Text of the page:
We had a gallery and house full of 4-H ers at the Capitol on Monday of this past week in honor of “4-H Day.”
There was a good group from La Plata County that I had the pleasure of taking a picture with in front of the well, where potential laws and resolutions are argued on the House floor.
I was blessed to participate in 4-H for 10 years when I was a youngster, and it had a profound influence on my life, helping me to learn responsibility for myself, my animals, my land and our environment, and for helping me to develop leadership skills.
One of the highlights of my 4-H career was shaking hands with President Richard Nixon in Chicago at the National 4-H Congress. I owe much of my success to the 4-H program and especially to the volunteer leaders who made things happen. One of those La Plata County leaders, Emma Shock, was at the Capitol on Monday just as she has been every year for decades. What a great example for the rest of us!
Another group that has had a great influence on my life was also in Denver this past week. Colorado Farm Bureau had its annual Legislative Conference on Tuesday and Wednesday. Legislators were invited to a dinner on Tuesday night where we learned about farm and ranch concerns, and Farm Bureau legislative priorities. We also enjoyed talking to real farmers and ranchers, and ate a delicious meal. Farm Bureau has an excellent grass roots policy development process. Every policy in their comprehensive state and national policy book must have been first introduced at the organization’s county level. The policy is then debated and adopted at the state level by representatives elected from each county organization. American Farm Bureau policy is argued and adopted by representatives of each state. Farm Bureau leadership must not deviate from that policy, and legislative opposition or support must be based on that policy. Much of my leadership experience has come from Farm Bureau where I participated at the county, state and national levels.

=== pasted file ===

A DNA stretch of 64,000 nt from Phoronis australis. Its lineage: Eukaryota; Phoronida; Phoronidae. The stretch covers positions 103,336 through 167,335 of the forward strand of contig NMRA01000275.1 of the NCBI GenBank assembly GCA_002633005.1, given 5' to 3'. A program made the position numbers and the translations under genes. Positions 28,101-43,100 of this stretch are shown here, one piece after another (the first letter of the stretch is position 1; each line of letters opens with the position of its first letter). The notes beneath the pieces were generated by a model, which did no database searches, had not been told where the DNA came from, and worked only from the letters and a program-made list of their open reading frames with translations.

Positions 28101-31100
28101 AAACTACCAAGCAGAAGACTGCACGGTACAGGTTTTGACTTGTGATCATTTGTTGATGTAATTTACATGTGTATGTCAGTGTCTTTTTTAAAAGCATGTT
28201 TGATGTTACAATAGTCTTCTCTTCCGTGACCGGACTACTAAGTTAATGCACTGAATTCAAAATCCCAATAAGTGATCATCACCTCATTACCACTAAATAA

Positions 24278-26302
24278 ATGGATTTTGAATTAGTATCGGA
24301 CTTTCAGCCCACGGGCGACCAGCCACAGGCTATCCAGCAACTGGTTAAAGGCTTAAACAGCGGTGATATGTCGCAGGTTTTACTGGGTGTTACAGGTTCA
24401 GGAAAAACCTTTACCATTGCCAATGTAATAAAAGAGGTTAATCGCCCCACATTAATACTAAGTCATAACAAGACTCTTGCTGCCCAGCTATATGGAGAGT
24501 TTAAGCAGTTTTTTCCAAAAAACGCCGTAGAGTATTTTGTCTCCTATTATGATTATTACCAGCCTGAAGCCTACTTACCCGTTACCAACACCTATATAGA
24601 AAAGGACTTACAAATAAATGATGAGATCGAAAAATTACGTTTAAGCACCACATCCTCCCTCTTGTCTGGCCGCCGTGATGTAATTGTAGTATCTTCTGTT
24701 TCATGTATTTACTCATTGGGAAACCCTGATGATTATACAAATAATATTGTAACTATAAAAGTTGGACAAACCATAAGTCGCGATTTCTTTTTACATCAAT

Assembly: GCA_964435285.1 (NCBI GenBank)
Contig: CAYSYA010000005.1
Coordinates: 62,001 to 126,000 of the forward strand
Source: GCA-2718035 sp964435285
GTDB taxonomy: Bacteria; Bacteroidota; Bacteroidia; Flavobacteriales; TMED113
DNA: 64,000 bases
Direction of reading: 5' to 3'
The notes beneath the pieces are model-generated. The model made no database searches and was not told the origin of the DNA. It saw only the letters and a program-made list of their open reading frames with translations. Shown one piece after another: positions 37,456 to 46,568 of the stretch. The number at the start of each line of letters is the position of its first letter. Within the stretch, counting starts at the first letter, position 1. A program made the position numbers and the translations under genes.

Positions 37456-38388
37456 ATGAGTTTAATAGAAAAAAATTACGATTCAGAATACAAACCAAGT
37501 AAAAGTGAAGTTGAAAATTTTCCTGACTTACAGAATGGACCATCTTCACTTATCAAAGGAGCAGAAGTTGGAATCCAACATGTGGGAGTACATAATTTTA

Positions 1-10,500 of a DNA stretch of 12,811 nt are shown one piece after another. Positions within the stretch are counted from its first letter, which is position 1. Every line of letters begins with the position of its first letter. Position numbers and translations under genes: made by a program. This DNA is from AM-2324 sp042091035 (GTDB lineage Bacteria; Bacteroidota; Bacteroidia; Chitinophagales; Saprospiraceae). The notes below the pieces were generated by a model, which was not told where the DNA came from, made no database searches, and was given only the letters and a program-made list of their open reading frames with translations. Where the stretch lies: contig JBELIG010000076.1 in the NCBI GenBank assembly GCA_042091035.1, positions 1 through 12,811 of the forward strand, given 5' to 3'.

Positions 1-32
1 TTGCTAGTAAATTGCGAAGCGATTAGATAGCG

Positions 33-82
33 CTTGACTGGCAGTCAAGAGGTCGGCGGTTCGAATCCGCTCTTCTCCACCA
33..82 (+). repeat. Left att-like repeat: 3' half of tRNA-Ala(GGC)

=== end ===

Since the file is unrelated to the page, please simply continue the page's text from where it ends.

The past week on the legislative front was packed with lots of committee and floor action. The County Commissioner Election Bill was passed out of the House and will now go to the Senate where it will be ably sponsored by former County Commissioner and Senate Democrat Jeanne Nicholson from Eagle County. Additionally, Republican State Rep. Libby Szabo got her Plain Language Bill through the House State Veterans and Military Affairs Committee. House Bill 1024 had bipartisan support in committee and will make Colorado’s ballots easier to understand by requiring the ballot, for statewide initiated and referred measures, to be written in a way to avoid technical language and use accurate, clear language that voters can understand easily. Last year this same bill was killed by the Democrats in the Senate. I hope that won’t be the case this year. The measure now goes to the House floor for second reading where I will give it enthusiastic support.